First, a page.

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Aweil, South Sudan: Seasonal Emergencies and Reproductive Health

Sudan / 21.11.2008

© James Nichols/MSF
Doing the round in the paediatric ward, Aweil Civil Hospital.

The Médecins Sans Frontières project in Aweil in Southern Sudan’s Northern Bahr el Ghazal (NBEG) state is a comprehensive emergency response to a confluence humanitarian crises including access to healthcare for the population, and the ongoing emergencies of nutrition and reproductive health.

Based in Aweil, the main town of NBEG with a population of 100,000, Médecins Sans Frontières' work in the Aweil Civil Hospital, one of only three hospitals in all of Southern Sudan and covering a population of 1.7 million inhabitants, is the only referral structure providing secondary health care services for all of the state. The access to the hospital from other places in NBEG remains limited. Needless to say, the health needs of the population in South Sudan are huge where indicators such as infant mortality (150 per 1000 live births) and maternal mortality (2054 per 100,000), and crude mortality (22 per 1000) rate as some of the most desperate in the world.

Médecins Sans Frontières is based in the Inpatient and Outpatient departments, for paediatric, maternity wards and an operating theatre where much needed obstetric and gynaecological services are beginning to be properly performed and soon antenatal clinics will also begin. So far in 2008, Médecins Sans Frontières performed 92 surgical interventions (92 interventions in Gynaecological surgery between January and May) and treated 5,310 children during the seasonal peak of malnutrition from February to September (2,745 of them for severe acute malnutrition). Today there are 248 children in the OTP and 15 children in the Therapeutic Feeding Centre. Every week 35 children are also admitted, treated and cared for in the paediatric ward, treating common but deadly illnesses such as respiratory infections (such as pneumonia), malaria, diarrhoea etc. So far, since the maternity activity began just a month ago, 20 to 30 normal deliveries and three caesarean sections are performed each week at Aweil Civil Hospital.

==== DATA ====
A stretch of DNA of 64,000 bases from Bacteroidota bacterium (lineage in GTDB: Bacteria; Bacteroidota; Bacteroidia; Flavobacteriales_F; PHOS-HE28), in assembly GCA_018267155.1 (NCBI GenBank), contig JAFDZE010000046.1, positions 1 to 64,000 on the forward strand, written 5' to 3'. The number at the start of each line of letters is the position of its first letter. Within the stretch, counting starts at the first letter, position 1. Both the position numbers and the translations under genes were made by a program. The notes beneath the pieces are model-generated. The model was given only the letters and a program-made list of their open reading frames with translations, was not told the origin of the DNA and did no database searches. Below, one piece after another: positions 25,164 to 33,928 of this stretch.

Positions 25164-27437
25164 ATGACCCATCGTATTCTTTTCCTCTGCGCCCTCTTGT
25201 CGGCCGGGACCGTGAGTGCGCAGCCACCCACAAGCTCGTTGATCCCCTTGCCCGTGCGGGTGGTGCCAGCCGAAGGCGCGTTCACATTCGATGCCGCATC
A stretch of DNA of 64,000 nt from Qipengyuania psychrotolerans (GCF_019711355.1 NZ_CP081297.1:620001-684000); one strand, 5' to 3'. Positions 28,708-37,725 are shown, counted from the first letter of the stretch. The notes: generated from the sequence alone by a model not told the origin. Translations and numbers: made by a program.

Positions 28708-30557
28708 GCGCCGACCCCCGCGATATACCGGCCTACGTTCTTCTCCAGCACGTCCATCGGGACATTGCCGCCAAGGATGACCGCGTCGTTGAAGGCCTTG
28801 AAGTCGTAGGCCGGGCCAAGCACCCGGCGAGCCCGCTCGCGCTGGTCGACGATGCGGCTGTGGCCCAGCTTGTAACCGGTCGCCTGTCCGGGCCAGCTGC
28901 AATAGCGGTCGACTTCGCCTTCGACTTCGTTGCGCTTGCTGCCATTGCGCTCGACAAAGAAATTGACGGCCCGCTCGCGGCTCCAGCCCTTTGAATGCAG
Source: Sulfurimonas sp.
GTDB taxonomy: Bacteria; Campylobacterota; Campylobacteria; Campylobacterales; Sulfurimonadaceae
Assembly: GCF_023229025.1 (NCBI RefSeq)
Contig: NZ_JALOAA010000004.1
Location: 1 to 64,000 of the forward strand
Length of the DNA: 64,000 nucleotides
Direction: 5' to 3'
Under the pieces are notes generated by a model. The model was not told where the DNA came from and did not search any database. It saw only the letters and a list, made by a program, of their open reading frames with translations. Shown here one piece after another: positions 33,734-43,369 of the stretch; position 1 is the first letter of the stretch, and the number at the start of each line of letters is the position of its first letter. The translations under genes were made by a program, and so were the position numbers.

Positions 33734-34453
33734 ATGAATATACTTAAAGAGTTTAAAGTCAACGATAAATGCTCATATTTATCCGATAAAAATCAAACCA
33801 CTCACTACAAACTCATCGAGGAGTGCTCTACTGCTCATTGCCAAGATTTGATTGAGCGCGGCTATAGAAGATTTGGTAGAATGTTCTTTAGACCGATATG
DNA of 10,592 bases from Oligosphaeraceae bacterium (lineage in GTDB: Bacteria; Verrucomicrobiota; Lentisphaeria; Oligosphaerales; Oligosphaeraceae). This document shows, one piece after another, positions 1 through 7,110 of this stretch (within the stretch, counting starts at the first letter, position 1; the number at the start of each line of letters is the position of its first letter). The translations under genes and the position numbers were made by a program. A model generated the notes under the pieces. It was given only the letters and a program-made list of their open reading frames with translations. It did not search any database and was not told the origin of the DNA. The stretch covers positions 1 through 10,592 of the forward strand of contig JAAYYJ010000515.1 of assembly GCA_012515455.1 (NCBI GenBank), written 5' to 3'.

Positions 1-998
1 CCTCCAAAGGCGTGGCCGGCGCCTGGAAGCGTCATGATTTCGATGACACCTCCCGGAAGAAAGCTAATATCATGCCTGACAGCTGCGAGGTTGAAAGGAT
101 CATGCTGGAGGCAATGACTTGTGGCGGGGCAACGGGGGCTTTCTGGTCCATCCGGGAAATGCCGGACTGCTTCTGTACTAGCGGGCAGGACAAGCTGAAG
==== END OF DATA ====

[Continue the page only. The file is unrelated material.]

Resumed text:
In 2008 Médecins Sans Frontières' base in Aweil was called upon to respond to several emergencies such as a cholera outbreak after floods in and around Aweil in August and October (6,298 patients treated for cholera  (450 for severe cholera) and Ministry of Health Cholera Treatment Centres supported).

In the malaria season (from June to September) Médecins Sans Frontières treated 4,244 children and additionally vaccinated 16,971 children from measles. During this period Médecins Sans Frontières also provided non-food-items to 15,881 internally displaced population (IDPs) and supplied water to a further 10,000 people in Maper Akot, an area on the edge of Aweil town where several thousand IDPs and refugees have returned since the end of the war.

Their work also confronts the crisis of human resources in this semi-autonomous region. Following 25 years of civil war between the Sudanese government of the north, and the Sudanese People’s Liberation Army/Movement (SPLA), and four million deaths, what is left of the south in terms of health, education and infrastructure amounts to almost nothing. The signing of the Comprehensive Peace Agreement (CPA) in 2005 while ended a brutal conflict, also signalled the long and arduous task of rehabilitation, disarmament, construction and education. Combined with endemic and seasonal humanitarian emergencies such as epidemics, malnutrition and natural disasters to name a few – the challenge of operating in this context is unquestionable. Therefore one of Médecins Sans Frontières' tasks in Aweil is to train the local Sudanese staff, including nurse and medical assistants (MA). There are very few Southern Sudanese doctors in fact, many have only reached the level of MA because their training has been interrupted by war and a lack of opportunities for scholarships and training in other countries. Critically there are no trained midwives in the south contributing to the deplorable maternal mortality rate from complicated births.

There also remains in Northern Bahr el Ghazal and the other 11 states that make up Southern Sudan, the issue of refugee and IDP resettlement – some 2 million people have returned from the north or bordering countries since 2005. Many of these people require some form of assistance however the obvious effect is a strain on resources and food, as evidenced this year during the hunger gap, when many children suffered from malnutrition. While it is an annual phenomenon due to crop production and poor availability, it also highlighted the difficulties to provide or guarantee the necessary food stocks, particularly in therapeutic food such as Plumpy nut. Therefore organisations like Médecins Sans Frontières purchased large amounts  of food (Plumpy ‘nut, CSB, Unimix etc) for next year’s hunger gap which is predicted to begin earlier (in December/January), the necessary infrastructure, food and tools are in place ready to respond.



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